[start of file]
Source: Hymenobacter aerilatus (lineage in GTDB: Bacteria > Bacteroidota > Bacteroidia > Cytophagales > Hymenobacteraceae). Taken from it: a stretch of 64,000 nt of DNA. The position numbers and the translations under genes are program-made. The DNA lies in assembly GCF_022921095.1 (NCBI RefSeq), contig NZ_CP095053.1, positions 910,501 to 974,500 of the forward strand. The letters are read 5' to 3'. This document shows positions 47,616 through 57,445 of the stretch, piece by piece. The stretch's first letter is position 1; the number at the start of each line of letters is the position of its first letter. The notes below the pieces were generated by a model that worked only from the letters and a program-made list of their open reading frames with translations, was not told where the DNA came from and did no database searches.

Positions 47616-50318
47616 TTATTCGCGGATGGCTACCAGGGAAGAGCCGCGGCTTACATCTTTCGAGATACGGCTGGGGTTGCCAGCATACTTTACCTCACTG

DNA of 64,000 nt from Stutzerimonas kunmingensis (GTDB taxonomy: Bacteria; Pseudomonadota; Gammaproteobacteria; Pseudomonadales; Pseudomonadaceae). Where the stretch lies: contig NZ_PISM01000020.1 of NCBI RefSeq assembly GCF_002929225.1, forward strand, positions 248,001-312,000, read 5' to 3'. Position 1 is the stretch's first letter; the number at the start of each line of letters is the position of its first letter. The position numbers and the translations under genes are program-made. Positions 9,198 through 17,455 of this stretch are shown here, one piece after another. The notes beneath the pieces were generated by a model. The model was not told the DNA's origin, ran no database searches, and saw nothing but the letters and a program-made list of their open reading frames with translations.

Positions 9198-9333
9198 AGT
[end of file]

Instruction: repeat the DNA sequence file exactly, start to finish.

Source: Hymenobacter aerilatus (lineage in GTDB: Bacteria > Bacteroidota > Bacteroidia > Cytophagales > Hymenobacteraceae). Taken from it: a stretch of 64,000 nt of DNA. The position numbers and the translations under genes are program-made. The DNA lies in assembly GCF_022921095.1 (NCBI RefSeq), contig NZ_CP095053.1, positions 910,501 to 974,500 of the forward strand. The letters are read 5' to 3'. This document shows positions 47,616 through 57,445 of the stretch, piece by piece. The stretch's first letter is position 1; the number at the start of each line of letters is the position of its first letter. The notes below the pieces were generated by a model that worked only from the letters and a program-made list of their open reading frames with translations, was not told where the DNA came from and did no database searches.

Positions 47616-50318
47616 TTATTCGCGGATGGCTACCAGGGAAGAGCCGCGGCTTACATCTTTCGAGATACGGCTGGGGTTGCCAGCATACTTTACCTCACTG

DNA of 64,000 nt from Stutzerimonas kunmingensis (GTDB taxonomy: Bacteria; Pseudomonadota; Gammaproteobacteria; Pseudomonadales; Pseudomonadaceae). Where the stretch lies: contig NZ_PISM01000020.1 of NCBI RefSeq assembly GCF_002929225.1, forward strand, positions 248,001-312,000, read 5' to 3'. Position 1 is the stretch's first letter; the number at the start of each line of letters is the position of its first letter. The position numbers and the translations under genes are program-made. Positions 9,198 through 17,455 of this stretch are shown here, one piece after another. The notes beneath the pieces were generated by a model. The model was not told the DNA's origin, ran no database searches, and saw nothing but the letters and a program-made list of their open reading frames with translations.

Positions 9198-9333
9198 AGT